Unique Gene Expression Profiles Recorded in Adults with Allergic Rhinitis

October 15, 2021
Armand Butera

Armand Butera is the assistant editor for HCPLive. He attended Fairleigh Dickinson University and graduated with a degree in communications with a concentration in journalism. Prior to graduating, Armand worked as the editor-in-chief of his college newspaper and a radio host for WFDU. He went on to work as a copywriter, freelancer, and human resources assistant before joining HCPLive. In his spare time, he enjoys reading, writing, traveling with his companion and spinning vinyl records. Email him at abutera@mjhlifesciences.com.

Investigators believe these data have the potential to be targeted in new drug therapies for the reduction of allergic rhinitis symptoms.

A new case-control study that compared gene expression profiles in adults with allergic rhinitis and those without found that distinct differences in blood and nasal mucosa samples were observed in the former.

The upper respiratory disease is estimated to affect between 10% and 30% of the global population, with significant medical and economic burdens.

Investigators led by Amanda J. Cox, PhD, Menzies Health Institute,Griffith University, felt the results of the study provided evidence for a close interaction between the local site and systemic immunity.

They added that multiplex gene expression analyses have been effective in gaining a global representation of the cellular mechanisms behind complex disease such as allergic rhinitis.

As such, Cox and colleagues applied gene expression technology to identify genes specific to allergic rhinitis and characterize immune-gene expression profiles of nasal mucosal and peripheral blood samples of participants with the disease compared with a healthy cohort.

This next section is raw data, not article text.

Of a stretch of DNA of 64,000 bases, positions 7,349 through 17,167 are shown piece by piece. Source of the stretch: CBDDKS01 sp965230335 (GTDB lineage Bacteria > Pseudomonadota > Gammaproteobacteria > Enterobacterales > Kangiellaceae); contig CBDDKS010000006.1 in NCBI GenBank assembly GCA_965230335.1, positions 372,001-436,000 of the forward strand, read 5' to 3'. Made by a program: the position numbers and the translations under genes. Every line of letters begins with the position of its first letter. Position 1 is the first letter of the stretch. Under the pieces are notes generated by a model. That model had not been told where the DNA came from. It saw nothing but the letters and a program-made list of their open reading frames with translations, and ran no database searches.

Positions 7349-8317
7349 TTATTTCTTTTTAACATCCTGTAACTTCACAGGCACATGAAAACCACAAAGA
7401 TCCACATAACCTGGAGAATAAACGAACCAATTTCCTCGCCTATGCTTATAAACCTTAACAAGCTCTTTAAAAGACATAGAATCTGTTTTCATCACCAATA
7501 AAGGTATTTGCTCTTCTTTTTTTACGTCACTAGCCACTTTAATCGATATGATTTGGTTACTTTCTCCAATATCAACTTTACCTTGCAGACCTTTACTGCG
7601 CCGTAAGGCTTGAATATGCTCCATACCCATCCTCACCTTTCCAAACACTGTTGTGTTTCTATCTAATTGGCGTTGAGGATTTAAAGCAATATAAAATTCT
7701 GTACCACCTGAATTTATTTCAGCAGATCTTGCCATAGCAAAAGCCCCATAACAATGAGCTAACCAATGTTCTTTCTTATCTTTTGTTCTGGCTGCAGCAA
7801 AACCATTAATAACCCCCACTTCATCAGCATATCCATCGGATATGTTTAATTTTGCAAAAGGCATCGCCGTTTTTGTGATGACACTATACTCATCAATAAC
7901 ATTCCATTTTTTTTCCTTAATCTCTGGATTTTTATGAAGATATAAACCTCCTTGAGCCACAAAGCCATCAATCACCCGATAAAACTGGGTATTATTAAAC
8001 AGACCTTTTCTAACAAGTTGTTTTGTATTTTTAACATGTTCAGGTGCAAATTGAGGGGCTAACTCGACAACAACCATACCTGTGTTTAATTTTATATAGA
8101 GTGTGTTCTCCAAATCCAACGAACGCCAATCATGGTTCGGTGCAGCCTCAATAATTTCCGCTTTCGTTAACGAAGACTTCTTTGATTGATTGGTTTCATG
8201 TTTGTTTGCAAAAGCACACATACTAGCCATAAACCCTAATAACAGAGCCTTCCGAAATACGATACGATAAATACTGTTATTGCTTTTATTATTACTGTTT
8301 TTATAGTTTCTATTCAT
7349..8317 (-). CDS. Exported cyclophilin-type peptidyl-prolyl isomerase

The Study

The study was designed as a cross-sectional study with a total of 69 participants, 45 of whom were adults with existing allergic rhinitis.

Each participant attended a screening appointment at the Queensland Allergy Services Clinic in Southport for evaluation of allergen sensitization and other clinical characteristics.

The severity of symptoms were evaluated using a collection of self‐reported symptom surveys completed before sample collection

Eligible participants were then asked to refrain from the use of all intranasal and immune modulating medications for 14 days before follow-up appointments.

After the 14-day period, participants attended an appointment at the Clinical Trial Unit at Griffith University for provision of blood and nasal mucosal samples.

Immune gene expression analysis of nasal cell lysate and extracted RNA from blood was performed using a commercially available NanoString nCounter PanCancer Immune Profiling panel (NanoString Technologies)

The Findings

Investigators reported that in total, 175 genes were differentially expressed between the AR and CG cohorts based on p < .05 and 113 genes were differentially expressed after controlling for false discovery rate (FDR).

Though both groups were matched in key physical attributes, the allergic rhinitis group had significantly higher white blood cell, lymphocyte, eosinophil, and basophil counts compared with the control group.

Regarding nasal lysate, a total of 63 genes were differentially expressed between the 2 groups featured in the study, based on p < .05 and 14 genes were differentially expressed after controlling for FDR.

Cox and investigators added that a key finding of the study was that the large proportion of differentially expressed genes in blood samples from those suffering from allergic rhinitis compared with the control group.

A total of 113 differentially expressed genes were identified in blood samples, which represented over 24% of genes that were expressed above background. They believe this indicated that the gene‐expression profiles of blood samples from allergic rhinitis sufferers was “vastly different” from that of the control samples.

Cox and colleagues felt this new data could be integral in the establishment of new, effective therapies.

“The AR‐specific genes and pathways identified in this study have the potential to be targeted in new drug therapies for the reduction of AR symptoms and as markers to evaluate the effectiveness of systemic and topical AR drugs,” the team wrote.

The study, “Adult allergic rhinitis sufferers have unique nasal mucosal and peripheral blood immune gene expression profiles: A case–control study,” was published online in Immunity, Inflammation and Disease.


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